I didn't have peace because I was walking my own road....not His. I was living my way. I wasn't a bad girl.....I didn't rebel like some teenagers and drink, or do drugs, I wasn't promiscuous. I worked hard at school and I got good grades. I did my jobs around the house and tried to help out. But rebellion covered me. I was difficult to live with as a result. I was confused, I was hurting, I was broken and my brokenness ended up breaking any relationship I had with my dad or my stepmom. We fought....all the time. Life wasn't getting better, it was getting worse. I remember a couple times crying so hard in my room and considered taking my life. I couldn't do it anymore. I still prayed. I still went to church (each Sunday I walked to a Lutheran church with my cousin....I remember going through confirmation and having many in depth conversations with the Priest about God, because the ways of thinking and teaching were different than what I had learned.) God was present with me. He never left me. But I didn't allow Him room. He was on the shelf.
Well, in high school, everything came to a head. Nothing was easy or good. I sought counseling at school for I knew I needed help. She helped. It was someone to talk to to help me understand and reason with me and comfort me. I continued to rebel against my dad and stepmom-more in my heart than in action (but sometimes in action, too). They were very strict. I wasn't allowed many friends, and wasn't allowed to go many places. I always thought that if I just did what they told me, they would love me. I knew they loved me....but I mean really love me. I realize now, that years later, I put these same constraints on God's love. If I follow everything He says, He will love me. But He loves us regardless. He desires our obedience. It pleases Him greatly, but His love is not dependent on our obedience. His love has no condition.
But I felt alone. I needed help. I reached out to my older sister who was in college. I told her I needed help getting home. My sister and I went back to my moms house (now in Virgina) for Christmas during my 10th grade in high school. I apologized to my mom for all the hurt I caused her, all the pain I inflicted on her those last 4 years. I asked her if I could come home. After I went back to my dad's after Christmas, I packed my things without telling my dad.....and the morning of my flight.....I told him I had to go home......and I left.
My mother welcomed me with open arms....arms of love and forgiveness. You see all those years, my mother had been praying. She prayed for my safety, my well being, that I would grow in an understanding of God....she prayed for my return home and she never stopped praying until I came home...and then her prayers just changed.
"Confess your trespasses to one another, and pray for one another that you may be healed. The effective, fervent prayer of a righteous man avails much." James 5:16
I didn't know my mother was praying like that until this week. I didn't realize the depths of the pain I caused her until this week. I didn't know she longed deep within her for the day I decided to come home. She didn't force me home. She never made me feel guilt for leaving. She loved me inspite of it all. She modeled Christ to me. That is how Jesus Christ loves each one of us. He doesn't force His way upon us. He doesn't make us feel guilt and He loves us no matter what.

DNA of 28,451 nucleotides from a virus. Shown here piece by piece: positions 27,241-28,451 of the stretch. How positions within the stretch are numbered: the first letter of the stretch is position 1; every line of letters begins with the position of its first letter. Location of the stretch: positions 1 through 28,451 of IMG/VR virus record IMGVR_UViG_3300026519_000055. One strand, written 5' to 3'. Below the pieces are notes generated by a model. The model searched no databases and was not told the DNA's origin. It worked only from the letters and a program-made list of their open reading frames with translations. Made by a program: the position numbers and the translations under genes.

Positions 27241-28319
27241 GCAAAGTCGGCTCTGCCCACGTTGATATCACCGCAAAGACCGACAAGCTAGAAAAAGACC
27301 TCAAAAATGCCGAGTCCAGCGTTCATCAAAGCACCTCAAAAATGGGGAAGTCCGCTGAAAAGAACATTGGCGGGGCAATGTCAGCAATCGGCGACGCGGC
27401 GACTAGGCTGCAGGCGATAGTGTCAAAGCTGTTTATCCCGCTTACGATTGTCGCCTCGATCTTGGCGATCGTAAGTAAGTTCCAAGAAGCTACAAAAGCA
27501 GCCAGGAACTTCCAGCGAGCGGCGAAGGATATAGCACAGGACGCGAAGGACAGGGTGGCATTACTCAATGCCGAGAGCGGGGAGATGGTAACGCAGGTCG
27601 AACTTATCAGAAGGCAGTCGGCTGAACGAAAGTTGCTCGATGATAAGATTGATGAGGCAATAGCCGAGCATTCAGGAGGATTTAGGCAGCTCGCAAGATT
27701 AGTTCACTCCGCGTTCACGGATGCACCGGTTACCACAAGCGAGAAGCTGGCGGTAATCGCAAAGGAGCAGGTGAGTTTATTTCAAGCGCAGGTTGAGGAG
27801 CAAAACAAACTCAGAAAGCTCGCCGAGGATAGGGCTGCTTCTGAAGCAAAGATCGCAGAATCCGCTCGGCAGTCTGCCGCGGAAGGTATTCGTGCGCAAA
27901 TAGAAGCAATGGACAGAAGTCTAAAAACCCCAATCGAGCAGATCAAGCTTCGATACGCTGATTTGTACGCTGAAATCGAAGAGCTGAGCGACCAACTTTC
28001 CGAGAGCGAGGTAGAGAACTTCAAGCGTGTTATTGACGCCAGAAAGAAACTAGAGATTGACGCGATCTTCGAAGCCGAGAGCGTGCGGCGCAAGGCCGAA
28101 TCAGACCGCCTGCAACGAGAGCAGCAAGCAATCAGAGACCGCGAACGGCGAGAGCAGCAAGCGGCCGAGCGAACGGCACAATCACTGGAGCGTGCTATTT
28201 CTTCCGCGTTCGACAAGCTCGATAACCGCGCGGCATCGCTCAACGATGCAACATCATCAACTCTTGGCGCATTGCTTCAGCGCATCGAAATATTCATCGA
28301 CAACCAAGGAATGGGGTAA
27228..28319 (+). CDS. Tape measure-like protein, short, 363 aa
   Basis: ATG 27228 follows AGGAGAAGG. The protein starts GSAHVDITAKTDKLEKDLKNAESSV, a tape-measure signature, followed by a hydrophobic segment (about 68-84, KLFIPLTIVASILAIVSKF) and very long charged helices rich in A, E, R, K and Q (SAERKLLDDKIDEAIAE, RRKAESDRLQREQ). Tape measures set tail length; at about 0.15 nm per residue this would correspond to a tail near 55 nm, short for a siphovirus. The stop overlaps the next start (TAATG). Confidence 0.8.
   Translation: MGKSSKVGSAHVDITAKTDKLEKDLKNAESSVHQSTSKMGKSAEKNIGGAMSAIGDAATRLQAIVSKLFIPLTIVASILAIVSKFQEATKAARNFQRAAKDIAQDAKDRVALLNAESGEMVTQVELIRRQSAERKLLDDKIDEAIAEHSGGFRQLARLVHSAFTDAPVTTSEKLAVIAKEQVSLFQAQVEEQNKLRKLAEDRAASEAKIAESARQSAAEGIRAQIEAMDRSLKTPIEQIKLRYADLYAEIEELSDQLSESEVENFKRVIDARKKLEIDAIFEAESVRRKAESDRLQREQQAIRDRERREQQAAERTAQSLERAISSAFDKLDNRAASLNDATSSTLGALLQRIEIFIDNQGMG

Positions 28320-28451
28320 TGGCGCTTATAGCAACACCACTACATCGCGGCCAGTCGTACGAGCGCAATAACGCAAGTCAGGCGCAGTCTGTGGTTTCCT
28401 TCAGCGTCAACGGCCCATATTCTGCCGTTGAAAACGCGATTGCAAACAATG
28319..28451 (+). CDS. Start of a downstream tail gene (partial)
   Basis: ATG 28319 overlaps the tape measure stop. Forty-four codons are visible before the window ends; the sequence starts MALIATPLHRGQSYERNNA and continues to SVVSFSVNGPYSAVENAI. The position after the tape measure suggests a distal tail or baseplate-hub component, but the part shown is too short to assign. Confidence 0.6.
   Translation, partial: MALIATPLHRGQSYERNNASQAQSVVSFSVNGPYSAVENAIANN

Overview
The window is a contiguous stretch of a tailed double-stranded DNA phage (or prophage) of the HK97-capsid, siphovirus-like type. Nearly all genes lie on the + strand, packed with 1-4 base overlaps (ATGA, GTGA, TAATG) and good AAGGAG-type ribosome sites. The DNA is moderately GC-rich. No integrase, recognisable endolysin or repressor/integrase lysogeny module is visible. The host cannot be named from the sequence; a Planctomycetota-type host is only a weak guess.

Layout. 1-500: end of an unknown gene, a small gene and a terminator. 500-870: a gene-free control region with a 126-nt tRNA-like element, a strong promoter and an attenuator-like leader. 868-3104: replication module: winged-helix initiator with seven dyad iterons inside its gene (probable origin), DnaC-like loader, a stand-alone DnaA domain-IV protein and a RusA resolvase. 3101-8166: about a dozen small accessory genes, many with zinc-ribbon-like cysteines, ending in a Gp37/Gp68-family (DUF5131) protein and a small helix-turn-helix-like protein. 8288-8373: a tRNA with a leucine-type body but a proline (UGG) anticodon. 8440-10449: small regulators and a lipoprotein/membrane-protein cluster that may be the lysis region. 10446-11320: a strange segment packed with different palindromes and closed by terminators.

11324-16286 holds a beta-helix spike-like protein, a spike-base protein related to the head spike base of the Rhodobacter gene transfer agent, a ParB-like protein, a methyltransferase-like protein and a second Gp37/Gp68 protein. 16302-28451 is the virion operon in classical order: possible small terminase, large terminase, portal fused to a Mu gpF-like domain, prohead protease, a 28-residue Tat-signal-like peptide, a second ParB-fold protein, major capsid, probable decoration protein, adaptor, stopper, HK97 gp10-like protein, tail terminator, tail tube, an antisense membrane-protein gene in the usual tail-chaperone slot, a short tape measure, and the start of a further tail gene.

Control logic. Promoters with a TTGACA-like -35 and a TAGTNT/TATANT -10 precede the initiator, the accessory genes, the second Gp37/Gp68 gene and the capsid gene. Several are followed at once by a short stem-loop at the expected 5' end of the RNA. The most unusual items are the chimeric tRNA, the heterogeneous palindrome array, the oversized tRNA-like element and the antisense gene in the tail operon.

"Behold, I stand at the door and knock. If anyone hears My voice and opens the door, I will come in to him and dine with him, and he with Me." Revelation 3:20
"There is therefore now no condemnation to those who are in Christ Jesus, who do not walk according to the flesh, but according to the Spirit." Romans 8:1
"Rejoice with me, for I have found my sheep which was lost! I say to you that likewise there will be more joy in heaven over one sinner who repents than over ninety-nine just persons who need no repentance." Luke 15:6-7
All He desires is that we submit to His authority and obey. He knows the way. He wants to take my brokenness and make it beautiful......and He did. It took a long time.....because I resisted for so many years. It was easier to live with the brokenness than to have Him heal because I didn't know how to walk through it all. For so long, I didn't know how to let Him lead, and guide me. I didn't know how to surrender because for so many years, I had to control just to make it. I needed stability and I needed to feel a sense of power, even though I was really powerless and weak. Really, it wasn't until Sweet Joshua came into my life, that I learned how to lay it all down and let God do the work....not me. So this blog....His Way....Not Mine, oh, it began in me at a young age. It took a long time for me to live it. I understand the "theory" behind His way not mine, but I didn't live it until 6 years ago......and I'm not going back.
My childhood.....being the prodigal.....it was part of the pavement of learning that my true home, my true security, my true peace is only with God, my Father. I can't control the circumstances, I can't control outcomes....but what I can control is my choice to follow HIM.
Thank you my dad, for loving me and allowing me a resting a place.....and thank you mom for praying without ceasing and leaving the back door and the front door open for the prodigal.....and thank you for the arms that took me in and embraced the brokenness of me. It is by God's grace that the pieces have been put back together.
And so, I hold that note tightly to my heart as a piece of my "visual history" from my childhood. My mother's words were so true: "Fire always burns, but God brings us through it."
"To give them beauty for ashes, the oil of joy for mourning, the garment of praise for the spirit of heaviness: That they may be called trees of righteousness, The planting of the Lord, that He may be glorified." Isaiah 61:3